For patients, understanding options of AF therapy remains a major challenge. Â Exposing the debacle of unproven surgical approaches manufactured by medical device companies adds another chapter to the long book of AF therapy.
5 replies on “In atrial fibrillation therapy, not all the hype is true…”
It is as we have said all along: non busy surgeons looking for something to do. Most of these are minimally invasive and maximally expensive; and as you and I have noted, with no science, just records of achievement.
You may not be too popular with some of the local heart surgeons after they read this.
I'll be watching for this in my community. Haven't seen much of it yet.
Any doctor who is not very busy can be very dangerous. They start getting into things they have no business doing.
One of the benefits of being busy is never having even the remotest temptation to do things outside one's realm of expertise.
Innovative procedures/therapies that push the envelope are an important part of moving medicine forward. However, it seems obvious, and honest, and ethical to describe them to patients as such. To call these unproven treatments routine, or to inflate their success rates, or to deny the role of industry borders on outrageous.
Writing words, while actively practicing medicine demands restraint, which in cases like the aforementioned is difficult.
Being an electrophysiologist, I am in agreement with Dr. Mandrola that stand alone surgical procedures for atrial fibrillation tend to lack the typical scientific data that is seen in the electrophysiologic community. However, I think that we should not overlook the potential benefits that a surgical approach has to offer the patient and the physician. Certainly a clamp type device on the pulmonary veins in an attempt to isolated them is likely to do little benefit to the patient with valvular or ischemic heart disease with left ventricular dysfunction and an atrial size greater than 4.5 cm; as we all know that the arrhythmic disease has progressed far beyond a cure by isolating the pulmonary veins.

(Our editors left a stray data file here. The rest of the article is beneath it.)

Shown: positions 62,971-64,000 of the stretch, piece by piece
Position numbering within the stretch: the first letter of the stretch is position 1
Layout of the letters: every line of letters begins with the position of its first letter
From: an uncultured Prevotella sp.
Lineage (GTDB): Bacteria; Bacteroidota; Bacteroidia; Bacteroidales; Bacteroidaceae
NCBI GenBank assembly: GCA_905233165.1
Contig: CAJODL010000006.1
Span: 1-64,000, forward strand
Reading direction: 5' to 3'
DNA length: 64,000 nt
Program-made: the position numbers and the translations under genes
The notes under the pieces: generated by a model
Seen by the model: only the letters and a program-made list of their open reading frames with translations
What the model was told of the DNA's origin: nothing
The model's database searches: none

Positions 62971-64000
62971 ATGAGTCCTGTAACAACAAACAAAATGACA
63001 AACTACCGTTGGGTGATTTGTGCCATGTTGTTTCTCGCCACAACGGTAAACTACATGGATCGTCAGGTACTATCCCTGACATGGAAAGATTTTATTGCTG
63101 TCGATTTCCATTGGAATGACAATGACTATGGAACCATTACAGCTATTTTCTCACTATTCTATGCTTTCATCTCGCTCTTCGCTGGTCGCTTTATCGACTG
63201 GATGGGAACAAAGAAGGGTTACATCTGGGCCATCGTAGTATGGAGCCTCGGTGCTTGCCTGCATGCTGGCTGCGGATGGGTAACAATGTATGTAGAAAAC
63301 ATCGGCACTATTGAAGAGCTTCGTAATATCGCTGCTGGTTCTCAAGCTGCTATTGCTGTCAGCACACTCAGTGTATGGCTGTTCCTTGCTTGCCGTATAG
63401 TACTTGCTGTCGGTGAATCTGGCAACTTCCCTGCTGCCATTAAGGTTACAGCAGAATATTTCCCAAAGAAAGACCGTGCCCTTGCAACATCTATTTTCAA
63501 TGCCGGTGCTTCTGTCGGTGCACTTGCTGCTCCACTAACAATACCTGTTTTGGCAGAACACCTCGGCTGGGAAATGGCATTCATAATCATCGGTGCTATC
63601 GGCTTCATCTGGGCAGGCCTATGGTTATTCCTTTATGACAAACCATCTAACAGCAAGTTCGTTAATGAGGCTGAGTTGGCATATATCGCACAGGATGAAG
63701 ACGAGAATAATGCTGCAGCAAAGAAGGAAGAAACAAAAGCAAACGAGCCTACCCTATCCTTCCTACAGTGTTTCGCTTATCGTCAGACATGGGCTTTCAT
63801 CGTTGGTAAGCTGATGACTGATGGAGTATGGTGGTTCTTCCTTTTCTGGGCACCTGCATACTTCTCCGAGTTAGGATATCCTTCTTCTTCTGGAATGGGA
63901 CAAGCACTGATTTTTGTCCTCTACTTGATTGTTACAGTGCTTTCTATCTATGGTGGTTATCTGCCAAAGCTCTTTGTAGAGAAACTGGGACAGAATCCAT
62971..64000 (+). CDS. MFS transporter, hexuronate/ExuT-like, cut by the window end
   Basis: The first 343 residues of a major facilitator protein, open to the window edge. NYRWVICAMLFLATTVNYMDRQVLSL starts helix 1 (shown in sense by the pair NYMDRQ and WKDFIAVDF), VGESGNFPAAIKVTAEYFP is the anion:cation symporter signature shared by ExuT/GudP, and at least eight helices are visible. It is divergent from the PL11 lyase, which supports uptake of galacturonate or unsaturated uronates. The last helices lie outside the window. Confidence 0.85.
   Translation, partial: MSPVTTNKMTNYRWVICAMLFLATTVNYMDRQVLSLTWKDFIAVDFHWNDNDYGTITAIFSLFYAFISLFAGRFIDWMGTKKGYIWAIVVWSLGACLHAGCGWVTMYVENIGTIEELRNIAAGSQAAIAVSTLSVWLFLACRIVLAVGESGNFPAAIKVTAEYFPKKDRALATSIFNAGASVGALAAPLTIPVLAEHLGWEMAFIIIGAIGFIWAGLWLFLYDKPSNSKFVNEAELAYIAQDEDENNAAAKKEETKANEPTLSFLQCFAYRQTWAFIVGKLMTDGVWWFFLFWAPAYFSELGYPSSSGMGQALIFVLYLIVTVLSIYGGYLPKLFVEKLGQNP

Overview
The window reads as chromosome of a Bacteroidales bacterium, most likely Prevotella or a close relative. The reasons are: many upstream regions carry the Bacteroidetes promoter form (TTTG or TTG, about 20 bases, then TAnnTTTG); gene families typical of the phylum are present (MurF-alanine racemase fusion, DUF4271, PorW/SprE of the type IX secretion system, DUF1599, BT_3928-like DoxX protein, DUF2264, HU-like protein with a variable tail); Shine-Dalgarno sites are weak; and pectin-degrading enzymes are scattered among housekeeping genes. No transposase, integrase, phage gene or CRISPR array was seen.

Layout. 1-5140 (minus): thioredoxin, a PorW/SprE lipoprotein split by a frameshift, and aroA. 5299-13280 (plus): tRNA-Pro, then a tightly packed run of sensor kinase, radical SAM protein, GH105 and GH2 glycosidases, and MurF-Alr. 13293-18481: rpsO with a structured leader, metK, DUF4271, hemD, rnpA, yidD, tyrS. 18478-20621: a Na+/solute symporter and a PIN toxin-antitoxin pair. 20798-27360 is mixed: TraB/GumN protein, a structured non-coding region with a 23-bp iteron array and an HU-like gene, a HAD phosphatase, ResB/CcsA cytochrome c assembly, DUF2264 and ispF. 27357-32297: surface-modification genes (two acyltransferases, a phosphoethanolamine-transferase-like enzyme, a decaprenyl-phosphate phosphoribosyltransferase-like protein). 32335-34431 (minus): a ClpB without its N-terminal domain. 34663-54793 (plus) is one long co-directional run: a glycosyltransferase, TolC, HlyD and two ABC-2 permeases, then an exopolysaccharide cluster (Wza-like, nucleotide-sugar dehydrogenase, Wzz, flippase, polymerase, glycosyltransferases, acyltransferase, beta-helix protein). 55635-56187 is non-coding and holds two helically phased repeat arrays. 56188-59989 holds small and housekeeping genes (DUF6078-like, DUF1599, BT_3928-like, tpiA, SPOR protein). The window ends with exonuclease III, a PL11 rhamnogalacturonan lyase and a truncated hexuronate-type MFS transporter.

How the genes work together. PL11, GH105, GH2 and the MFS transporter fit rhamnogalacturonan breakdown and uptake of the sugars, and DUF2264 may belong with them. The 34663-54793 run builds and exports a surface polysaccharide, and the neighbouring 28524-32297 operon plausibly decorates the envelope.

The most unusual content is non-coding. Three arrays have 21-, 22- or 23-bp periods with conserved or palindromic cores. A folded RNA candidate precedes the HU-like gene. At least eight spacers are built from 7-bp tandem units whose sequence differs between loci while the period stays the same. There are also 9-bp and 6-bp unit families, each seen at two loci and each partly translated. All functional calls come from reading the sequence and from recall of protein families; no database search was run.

We as physicians tend to bash other specialties when they attempt to enter into a territory that is consider "ours". As noted, the basis for an EP's approach to AF is based on the Cox procedure – pioneered by a surgeon. So it would seem that they might have something to offer.
Dr Andy Kiser created a non-thoracotomy – minimally invasive – approach for the treatment of persistent AF. This is a patient population that is historically difficult to treat with catheter ablation. He team up with myself to develop the Convergent Procedure that combines the positive aspect of each discipline. Surgically offering robust ablation lesions with near complete isolation of the pulmonary veins, isolation of the posterior left atrium with the electrophysiologist completing the isolation of the veins, creating a mitral annular line, coronary sinus debulking and isthmus line. This requires approximately 3 hours of the EP's time with about 40 minutes of fluoro. One year data reveals a success rate of ~80% in this patient population which far exceeds catheter success rates. Early data was presented at AHA (Circulation. 2009;120:S707) and an additional abstract has been accepted at HRS.
Let us not count out our surgical colleague's but work together to achieve the best outcomes for our patients.